The second lockdown school closure meant children lost the academic gains they made after their initial return to the classroom, an official Government study has found.
When pupils were invited back to the classroom following the first national shutdown, they went on to make “some progress” in catching up in core subjects by the end of the autumn term in 2020, researchers said.
But by the summer term of 2021, following the second period of school closures from January to March 2021, “some of these academic gains were seen to have been lost”, according to a major report from the Department for Education.
The study, which summarised findings from research conducted over the course of the previous academic year, found that the biggest challenge secondary schools faced in helping pupils to recover from their lost learning was the state of pupils’ emotional and mental health and wellbeing.
Meanwhile for primary schools, the biggest challenge was the “large differences in progress” between pupils – according to a poll of more than 1,000 education leaders by Ipsos Mori, which the DfE commissioned as part of its study.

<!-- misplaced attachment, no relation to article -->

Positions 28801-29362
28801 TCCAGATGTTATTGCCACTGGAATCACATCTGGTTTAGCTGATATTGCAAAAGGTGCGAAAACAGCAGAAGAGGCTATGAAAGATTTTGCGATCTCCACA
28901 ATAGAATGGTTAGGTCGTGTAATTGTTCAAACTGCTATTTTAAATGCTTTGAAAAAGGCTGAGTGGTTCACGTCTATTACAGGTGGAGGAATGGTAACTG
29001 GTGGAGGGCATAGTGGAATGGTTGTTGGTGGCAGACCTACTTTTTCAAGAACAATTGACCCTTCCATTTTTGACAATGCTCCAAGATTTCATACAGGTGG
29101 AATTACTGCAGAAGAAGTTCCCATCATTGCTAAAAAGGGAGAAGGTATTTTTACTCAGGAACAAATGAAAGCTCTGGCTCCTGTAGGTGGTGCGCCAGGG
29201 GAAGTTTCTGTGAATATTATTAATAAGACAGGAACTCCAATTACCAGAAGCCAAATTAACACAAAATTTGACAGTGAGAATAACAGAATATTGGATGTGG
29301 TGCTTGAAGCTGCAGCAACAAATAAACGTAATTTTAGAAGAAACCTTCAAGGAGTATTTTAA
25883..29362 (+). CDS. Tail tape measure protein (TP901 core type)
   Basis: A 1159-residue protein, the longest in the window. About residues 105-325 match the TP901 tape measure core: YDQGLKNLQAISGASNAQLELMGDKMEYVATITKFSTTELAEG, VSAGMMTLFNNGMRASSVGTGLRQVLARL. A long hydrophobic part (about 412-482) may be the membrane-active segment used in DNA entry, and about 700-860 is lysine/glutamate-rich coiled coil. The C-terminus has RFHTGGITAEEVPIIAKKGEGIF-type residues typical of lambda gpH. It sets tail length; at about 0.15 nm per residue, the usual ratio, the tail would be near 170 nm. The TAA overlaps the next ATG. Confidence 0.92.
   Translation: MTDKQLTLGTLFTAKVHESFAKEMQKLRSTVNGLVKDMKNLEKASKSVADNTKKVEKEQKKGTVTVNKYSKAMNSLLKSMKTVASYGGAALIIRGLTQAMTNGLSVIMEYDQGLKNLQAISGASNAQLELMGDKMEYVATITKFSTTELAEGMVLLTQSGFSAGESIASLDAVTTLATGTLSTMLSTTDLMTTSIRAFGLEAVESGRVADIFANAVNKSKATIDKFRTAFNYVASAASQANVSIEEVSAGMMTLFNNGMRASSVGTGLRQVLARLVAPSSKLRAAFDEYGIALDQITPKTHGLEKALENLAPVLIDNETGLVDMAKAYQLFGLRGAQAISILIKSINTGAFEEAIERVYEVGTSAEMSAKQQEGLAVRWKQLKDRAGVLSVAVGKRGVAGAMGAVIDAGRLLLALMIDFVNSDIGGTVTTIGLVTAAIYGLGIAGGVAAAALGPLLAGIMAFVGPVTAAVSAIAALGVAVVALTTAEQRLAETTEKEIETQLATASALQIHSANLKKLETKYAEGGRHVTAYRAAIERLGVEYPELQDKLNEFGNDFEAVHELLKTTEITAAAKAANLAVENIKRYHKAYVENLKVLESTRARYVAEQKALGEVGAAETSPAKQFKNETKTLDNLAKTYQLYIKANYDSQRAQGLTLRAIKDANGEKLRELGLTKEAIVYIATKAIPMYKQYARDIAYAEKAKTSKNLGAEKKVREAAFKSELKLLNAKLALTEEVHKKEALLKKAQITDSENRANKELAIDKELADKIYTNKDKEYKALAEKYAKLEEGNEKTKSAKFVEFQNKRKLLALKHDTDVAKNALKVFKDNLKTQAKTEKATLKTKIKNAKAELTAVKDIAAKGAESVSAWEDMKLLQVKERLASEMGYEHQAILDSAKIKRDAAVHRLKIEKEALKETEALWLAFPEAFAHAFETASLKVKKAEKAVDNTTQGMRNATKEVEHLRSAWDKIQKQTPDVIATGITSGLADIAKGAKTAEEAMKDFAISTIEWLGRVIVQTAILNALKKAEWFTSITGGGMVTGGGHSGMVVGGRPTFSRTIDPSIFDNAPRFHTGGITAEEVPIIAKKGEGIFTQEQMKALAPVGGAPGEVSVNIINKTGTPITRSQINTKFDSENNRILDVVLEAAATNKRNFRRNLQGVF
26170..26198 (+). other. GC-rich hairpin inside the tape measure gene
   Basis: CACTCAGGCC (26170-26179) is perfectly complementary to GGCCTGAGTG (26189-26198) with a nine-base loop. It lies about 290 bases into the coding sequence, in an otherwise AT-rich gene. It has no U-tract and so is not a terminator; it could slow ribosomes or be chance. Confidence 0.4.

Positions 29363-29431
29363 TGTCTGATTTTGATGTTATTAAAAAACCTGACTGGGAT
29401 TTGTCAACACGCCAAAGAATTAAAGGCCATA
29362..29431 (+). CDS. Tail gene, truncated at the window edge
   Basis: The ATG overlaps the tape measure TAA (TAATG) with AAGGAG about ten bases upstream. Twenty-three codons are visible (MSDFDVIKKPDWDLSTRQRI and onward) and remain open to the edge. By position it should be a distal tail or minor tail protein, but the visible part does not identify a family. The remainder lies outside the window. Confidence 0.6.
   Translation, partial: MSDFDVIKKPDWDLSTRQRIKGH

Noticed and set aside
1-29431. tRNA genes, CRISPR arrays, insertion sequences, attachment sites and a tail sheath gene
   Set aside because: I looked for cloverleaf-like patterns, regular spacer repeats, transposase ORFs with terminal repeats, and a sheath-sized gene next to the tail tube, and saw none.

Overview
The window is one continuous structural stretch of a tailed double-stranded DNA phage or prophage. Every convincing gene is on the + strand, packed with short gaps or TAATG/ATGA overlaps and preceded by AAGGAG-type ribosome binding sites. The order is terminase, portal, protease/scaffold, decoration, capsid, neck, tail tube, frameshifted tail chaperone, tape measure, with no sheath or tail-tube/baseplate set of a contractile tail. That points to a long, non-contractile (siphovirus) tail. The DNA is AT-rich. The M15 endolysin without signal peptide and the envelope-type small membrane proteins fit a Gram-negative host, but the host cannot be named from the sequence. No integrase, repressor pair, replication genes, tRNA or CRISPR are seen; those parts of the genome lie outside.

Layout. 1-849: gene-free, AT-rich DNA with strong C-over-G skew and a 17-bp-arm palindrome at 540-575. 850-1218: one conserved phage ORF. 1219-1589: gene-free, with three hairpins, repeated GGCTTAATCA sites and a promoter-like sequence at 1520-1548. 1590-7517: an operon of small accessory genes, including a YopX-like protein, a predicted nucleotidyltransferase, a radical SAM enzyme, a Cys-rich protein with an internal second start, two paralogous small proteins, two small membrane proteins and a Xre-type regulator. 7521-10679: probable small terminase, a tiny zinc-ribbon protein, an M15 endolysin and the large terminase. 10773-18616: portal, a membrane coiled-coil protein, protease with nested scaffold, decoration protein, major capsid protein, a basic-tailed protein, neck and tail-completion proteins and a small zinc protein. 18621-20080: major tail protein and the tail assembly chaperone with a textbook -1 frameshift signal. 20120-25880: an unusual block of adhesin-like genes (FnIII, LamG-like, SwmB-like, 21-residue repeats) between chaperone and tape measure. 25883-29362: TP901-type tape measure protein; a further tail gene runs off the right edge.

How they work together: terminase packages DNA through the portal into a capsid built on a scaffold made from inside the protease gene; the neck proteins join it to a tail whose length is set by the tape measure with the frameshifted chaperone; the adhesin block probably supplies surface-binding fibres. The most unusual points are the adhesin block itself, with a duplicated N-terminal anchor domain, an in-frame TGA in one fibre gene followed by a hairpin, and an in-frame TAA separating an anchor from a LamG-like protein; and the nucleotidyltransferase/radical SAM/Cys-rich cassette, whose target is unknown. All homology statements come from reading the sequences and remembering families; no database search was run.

Researchers also noted that students who were stuck at home during the January to March lockdown of 2021 resented their peers who had been allowed to stay at school.
“Unexpected behaviour issues also occurred in March in some cases, such as resentment or conflict from pupils learning from home towards those attending in person during lockdown,” the report said.
Researchers noted that as the academic year progressed, primary and secondary school leaders reported that “disparities in pupils’ social, emotional and academic progress increased, with pupils having increasingly complex and variable needs”.
Pupils from deprived backgrounds who did not attend school or engage with remote learning seem to have been “most profoundly impacted” by the pandemic, the report added.
It came as official figures showed that around a quarter of catch-up tutoring courses for this academic year have been delivered by Randstad, the provider of the Government’s flagship tuition scheme.
More than 300,000 tutoring courses began last term – all of which were delivered “in-house” by schools, rather than with a third party tutoring company. Meanwhile, just 72,000 courses began under schemes coordinated by chosen provider Randstad, figures showed.
Schools also experienced the highest number of teacher absences during the first week of term since height of the "pingdemic" last summer, official figures showed.
Almost one in twenty teachers were off due to Covid
Last Thursday, roughly one in 20 teachers (4.9 per cent) were off school for Covid-related reasons. That was the largest proportion since mid-July 2021, when close contacts were still required to self-isolate.